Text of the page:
Kwame Ture (June 29, 1941 – November 15, 1998), formerly known as Stokely Carmichael, was a Trinidadian-American revolutionary active in the Civil Rights Movement, and later, the global Pan-African movement. About the book:

Growing up in the United States from the age of 11, he graduated from Howard University. He rose to prominence in the civil rights and Black Power movements, first as a leader of the Student Nonviolent Coordinating Committee (SNCC), later as the “Honorary Prime Minister” of the Black Panther Party, and finally as a leader of the All-African People’s Revolutionary Party (A-APRP).

Born in Port of Spain, Trinidad and Tobago, Stokely Carmichael attended Tranquility School there before moving to Harlem, in New York, New York, in 1952 at the age of 11, to rejoin his parents who had emigrated to the US when he was aged two, leaving him with his grandmother and two aunts.[2] He had three sisters.[2][3]

His mother Mabel R. Carmichael[4] was a stewardess for a steamship line. His father Adolphus was a carpenter who also worked as a taxi driver.[2] The reunited Carmichael family eventually left Harlem to live in Van Nest in the East Bronx, at that time an aging neighborhood with residents who were primarily Jewish and Italian immigrants and descendants. According to a 1967 interview he gave to Life Magazine, Carmichael was the only black member of the Morris Park Dukes, a youth gang involved in alcohol and petty theft.

He attended the elite, selective Bronx High School of Science in New York, with entrance based on academic performance.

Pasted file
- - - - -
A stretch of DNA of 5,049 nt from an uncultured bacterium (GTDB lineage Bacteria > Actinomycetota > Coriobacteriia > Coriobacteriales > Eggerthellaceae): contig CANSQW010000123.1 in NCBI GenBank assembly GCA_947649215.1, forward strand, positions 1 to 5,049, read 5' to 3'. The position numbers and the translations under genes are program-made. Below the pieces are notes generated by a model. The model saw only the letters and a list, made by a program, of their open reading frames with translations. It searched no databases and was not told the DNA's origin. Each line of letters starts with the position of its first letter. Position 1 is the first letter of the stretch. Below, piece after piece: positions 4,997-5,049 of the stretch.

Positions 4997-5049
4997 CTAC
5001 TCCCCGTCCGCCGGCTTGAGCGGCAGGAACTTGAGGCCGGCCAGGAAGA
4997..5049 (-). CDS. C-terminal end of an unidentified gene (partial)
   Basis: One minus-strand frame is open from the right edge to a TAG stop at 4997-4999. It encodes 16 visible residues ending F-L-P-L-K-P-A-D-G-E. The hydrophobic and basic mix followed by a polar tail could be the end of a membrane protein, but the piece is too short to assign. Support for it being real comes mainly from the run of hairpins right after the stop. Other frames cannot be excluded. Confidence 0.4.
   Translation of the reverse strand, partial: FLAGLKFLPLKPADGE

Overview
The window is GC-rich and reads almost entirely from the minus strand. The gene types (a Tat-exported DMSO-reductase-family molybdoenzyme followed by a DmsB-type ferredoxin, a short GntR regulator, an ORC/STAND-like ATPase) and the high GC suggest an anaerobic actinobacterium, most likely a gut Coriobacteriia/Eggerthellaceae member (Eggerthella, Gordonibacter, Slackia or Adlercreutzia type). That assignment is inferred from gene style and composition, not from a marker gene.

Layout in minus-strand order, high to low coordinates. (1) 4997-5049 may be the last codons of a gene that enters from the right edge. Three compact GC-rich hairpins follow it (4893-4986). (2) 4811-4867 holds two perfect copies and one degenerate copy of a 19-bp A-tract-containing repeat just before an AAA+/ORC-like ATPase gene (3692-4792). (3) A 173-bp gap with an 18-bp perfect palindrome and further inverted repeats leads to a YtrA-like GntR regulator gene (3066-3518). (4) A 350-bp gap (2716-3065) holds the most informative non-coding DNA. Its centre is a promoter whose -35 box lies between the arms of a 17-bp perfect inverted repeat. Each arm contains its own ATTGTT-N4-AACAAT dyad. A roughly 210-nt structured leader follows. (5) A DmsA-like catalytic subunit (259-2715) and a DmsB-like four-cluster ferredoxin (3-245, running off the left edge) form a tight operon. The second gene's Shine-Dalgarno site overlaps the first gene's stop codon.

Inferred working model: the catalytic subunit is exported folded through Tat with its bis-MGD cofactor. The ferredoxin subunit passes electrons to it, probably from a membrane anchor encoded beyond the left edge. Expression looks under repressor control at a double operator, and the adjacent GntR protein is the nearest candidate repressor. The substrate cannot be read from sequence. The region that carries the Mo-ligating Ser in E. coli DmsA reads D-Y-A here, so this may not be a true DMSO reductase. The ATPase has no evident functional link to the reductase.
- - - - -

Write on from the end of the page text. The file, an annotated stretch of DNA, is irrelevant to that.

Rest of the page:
After graduation in 1960, Carmichael enrolled at Howard University, a historically black university in Washington, D.C.. His professors included Sterling Brown, Nathan Hare, and Toni Morrison, a writer who later won the Nobel Prize. Carmichael and Tom Kahn, a Jewish-American student and civil-rights activist, helped to fund a five-day run of the Three Penny Opera, by Berthold Brecht and Kurt Weill:

Tom Kahn—very shrewdly—had captured the position of Treasurer of the Liberal Arts Student Council and the infinitely charismatic and popular Carmichael as floor whip was good at lining up the votes. Before they knew what hit them the Student Council had become a patron of the arts, having voted to buy out the remaining performances. It was a classic win/win. Members of the Council got patronage packets of tickets for distribution to friends and constituents.

Carmichael’s apartment on Euclid Street was a gathering place for his activist classmates. He graduated in 1964 with a degree in philosophy. Carmichael was offered a full graduate scholarship to Harvard University, but turned it down.